With Kevin Harvick and the No. 4 SHR team saddled with a wallop of a 40-point fine, loss of his pass to the final four, and suspension of his crew chief Rodney Childers for the final two races, following R&D inspection after their Texas win, the refrain from the NASCAR fan base has had a familiar tone to it.
“NASCAR rules are BS!”
“This is what’s wrong with the sport!”
“This ain’t the way it was when Earnhardt was racin’!”
This sort of revisionist history is not just misplaced emotion, it’s factually inaccurate and wildly unhelpful.
For years there were three off-limits areas of a racecar that would constitute cheating. The first of which were engines. Any attempt at altering the displacement would be met with a stiff fine. Carl Long was the last one to get taken to the woodshed for that – and that was for running a worn out engine in the All-Star Open a decade ago that was probably down 80 horsepower to the competition – and he was banned from the garage until just about a year or so ago. Fuel was the next no-no. So much so it almost cost Michael Waltrip his race team (one of the many times) when they debuted at Daytona with sterno slime in the intake runners. Tires were the last thing you weren’t supposed to fool with. Ryan Newman’s No. 31 team was drilling holes in theirs to prevent excess air pressure build up back in 2015. That resulted in a 75-point fine – almost twice as large as what Harvick received.
There’s also traction control as far as death-sentence fines…but nobody wants to go down that road. Has it been used before? Absolutely. Will you get banned for life if it’s discovered? Probably.
Harvick’s SHR team is suspected of manufacturing their own spoiler, rather than the one that NASCAR mandates to be used and unaltered by the manufacturer. While they didn’t alter it, that completely fabricated one themselves, doing the exact opposite of what the rule book states. This isn’t an instance of some creative bodywork, or being .001 out of tolerance on a quarter-panel measurement. It was a willful attempt to use a part that is not supposed to be used.
Yeah I know, Smokey Yunick built a car that drove back to the garage after they removed the gas tank, and Bill Elliott’s Talladega T-Bird made up two laps because it was a 9/10 scale version.
Given the importance of aerodynamics today, altering these parts isn’t exactly creative engineering – it’s getting dangerously close to the “C” word. This isn’t helpful for a sport that has the perception of everybody is breaking the rules, because of the romantic history many have of creative engineering and operating in what at the time was a palpable gray area. During Jimmie Johnson’s improbable five-consecutive championship run from 2006-2010, the perception among some NASCAR fans not wearing No. 48 gear was that there had to be something illegal on that car for it to be unbeatable for half a decade, given his crew chief Chad Knaus’ history of fines.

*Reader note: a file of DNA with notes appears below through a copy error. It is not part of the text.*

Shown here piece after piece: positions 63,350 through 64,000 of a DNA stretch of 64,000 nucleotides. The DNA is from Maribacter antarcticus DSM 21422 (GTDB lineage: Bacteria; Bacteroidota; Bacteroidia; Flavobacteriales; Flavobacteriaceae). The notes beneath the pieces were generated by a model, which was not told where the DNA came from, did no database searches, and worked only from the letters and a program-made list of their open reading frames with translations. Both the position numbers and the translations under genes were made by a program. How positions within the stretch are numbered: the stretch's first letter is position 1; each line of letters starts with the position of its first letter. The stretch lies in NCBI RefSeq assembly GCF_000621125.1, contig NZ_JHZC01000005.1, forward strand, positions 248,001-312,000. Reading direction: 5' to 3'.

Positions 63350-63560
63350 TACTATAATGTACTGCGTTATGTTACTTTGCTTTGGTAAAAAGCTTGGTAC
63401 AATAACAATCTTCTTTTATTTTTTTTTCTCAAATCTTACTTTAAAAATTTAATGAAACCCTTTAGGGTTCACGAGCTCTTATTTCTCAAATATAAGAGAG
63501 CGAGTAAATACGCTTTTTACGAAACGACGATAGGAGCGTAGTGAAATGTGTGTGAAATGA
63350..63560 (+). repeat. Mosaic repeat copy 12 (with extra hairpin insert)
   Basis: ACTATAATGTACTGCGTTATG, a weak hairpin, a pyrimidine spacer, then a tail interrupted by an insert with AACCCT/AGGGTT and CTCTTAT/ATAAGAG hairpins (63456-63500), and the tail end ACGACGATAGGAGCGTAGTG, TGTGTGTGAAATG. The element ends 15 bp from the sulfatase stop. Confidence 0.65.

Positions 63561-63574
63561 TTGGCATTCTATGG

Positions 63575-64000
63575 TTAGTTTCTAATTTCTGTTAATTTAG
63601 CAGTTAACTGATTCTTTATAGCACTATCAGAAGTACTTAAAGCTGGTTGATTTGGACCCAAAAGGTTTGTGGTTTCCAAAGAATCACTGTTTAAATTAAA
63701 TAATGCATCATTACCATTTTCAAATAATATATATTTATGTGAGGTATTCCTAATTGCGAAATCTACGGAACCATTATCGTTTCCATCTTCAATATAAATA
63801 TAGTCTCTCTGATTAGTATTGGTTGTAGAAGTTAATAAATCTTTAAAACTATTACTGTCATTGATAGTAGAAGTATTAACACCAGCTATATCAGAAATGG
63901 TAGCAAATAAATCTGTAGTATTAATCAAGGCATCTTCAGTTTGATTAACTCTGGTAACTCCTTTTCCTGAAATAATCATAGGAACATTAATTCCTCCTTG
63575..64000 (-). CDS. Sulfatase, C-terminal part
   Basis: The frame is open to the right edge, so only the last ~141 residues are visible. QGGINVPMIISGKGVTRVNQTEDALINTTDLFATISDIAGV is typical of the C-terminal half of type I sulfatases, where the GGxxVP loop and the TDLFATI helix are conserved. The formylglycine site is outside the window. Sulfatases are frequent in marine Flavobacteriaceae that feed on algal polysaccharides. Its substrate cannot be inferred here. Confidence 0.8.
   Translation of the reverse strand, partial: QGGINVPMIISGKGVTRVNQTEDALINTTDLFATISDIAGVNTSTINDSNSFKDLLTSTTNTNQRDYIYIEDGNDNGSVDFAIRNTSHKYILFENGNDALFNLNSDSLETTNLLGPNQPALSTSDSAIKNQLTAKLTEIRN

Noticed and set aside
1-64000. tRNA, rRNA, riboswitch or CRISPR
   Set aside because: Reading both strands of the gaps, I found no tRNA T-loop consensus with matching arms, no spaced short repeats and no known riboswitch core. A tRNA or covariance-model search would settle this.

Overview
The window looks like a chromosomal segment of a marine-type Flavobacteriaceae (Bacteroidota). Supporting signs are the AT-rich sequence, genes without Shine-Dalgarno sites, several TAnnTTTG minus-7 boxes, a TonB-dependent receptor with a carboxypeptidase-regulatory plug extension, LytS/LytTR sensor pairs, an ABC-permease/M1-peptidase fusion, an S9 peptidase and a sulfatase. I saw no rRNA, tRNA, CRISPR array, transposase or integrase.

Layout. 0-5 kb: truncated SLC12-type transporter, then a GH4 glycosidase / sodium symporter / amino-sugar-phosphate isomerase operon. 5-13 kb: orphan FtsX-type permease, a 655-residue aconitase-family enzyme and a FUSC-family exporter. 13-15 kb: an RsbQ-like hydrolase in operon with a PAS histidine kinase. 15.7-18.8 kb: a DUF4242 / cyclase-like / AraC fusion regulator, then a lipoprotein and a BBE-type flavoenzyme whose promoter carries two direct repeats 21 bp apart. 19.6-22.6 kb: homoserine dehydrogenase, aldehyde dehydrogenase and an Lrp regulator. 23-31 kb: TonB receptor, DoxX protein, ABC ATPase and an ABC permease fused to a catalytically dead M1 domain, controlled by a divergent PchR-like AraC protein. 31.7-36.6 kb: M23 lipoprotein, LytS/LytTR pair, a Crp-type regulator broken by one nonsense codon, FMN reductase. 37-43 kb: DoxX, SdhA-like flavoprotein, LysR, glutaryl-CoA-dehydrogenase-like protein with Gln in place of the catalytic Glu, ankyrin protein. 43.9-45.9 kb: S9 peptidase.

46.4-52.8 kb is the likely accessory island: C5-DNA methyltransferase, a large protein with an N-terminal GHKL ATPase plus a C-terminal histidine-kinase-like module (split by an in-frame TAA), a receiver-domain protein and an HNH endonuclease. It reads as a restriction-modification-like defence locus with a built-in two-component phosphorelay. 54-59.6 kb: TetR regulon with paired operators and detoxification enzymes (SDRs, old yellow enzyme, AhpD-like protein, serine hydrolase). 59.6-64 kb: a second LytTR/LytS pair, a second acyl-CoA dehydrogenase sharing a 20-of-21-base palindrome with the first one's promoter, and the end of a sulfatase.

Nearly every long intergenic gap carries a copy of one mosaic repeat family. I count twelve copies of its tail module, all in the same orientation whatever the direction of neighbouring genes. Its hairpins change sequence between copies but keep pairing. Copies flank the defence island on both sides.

That isn’t something we need to revisit now at this time with the stands struggling for bodies still.
For a team that was called out earlier this year for having a rear window collapsed in the middle after winning Atlanta, it’s hard to look at this penalty as just a normal infraction. The box the teams are forced to work in provides ample temptation to try and work in not only gray areas, but areas that are quite red and say “Do Not Enter”.
That’s not to say that they are the only ones doing things that aren’t by the book; far from it. I’m sure there’s probably something in every top 10 car that might be perceived as out of spec, but this one put NASCAR in a weird spot. The playoff system which puts a win-at-any-cost premium in the 10 races gets precipitously worse in the final rounds – just ask Martin Truex, Jr. – is a contributor as well. This looks to be a line in the sand that NASCAR drew to effectively remove the No. 4 team from the final four championship round. A stiff penalty to be sure, but the last thing we need in Florida is trying to figure out who won the big contest there a week or two after it happened, because of some unforeseen issues that popped up.
Seems to be their thing down there.
If you are a No. 4 fan however, take heart. Harvick is headed to his best track statistically, having won there in April, and five of six in a row from 2013-2016. Those are pretty good odds, and these types of storylines usually end up producing the unlikely outcome, redemption story, improbable underdog victory that nobody (or everybody) saw coming. Should Harvick and interim crew chief Tony Gibson pull off the win and get back in the final four heading into Homestead, it will be a great story to rally around heading into Ford Championship Weekend, particularly for Ford.
Otherwise, the black could of a penalty will still be dominating the headlines, and that’s not good for NASCAR, the fans, or the final race of the year, heading into an off-season preparing for a new breed of racecar that doesn’t seem to be getting a warm reception from drivers or fans that are mechanically aware of the cars are being neutered next year.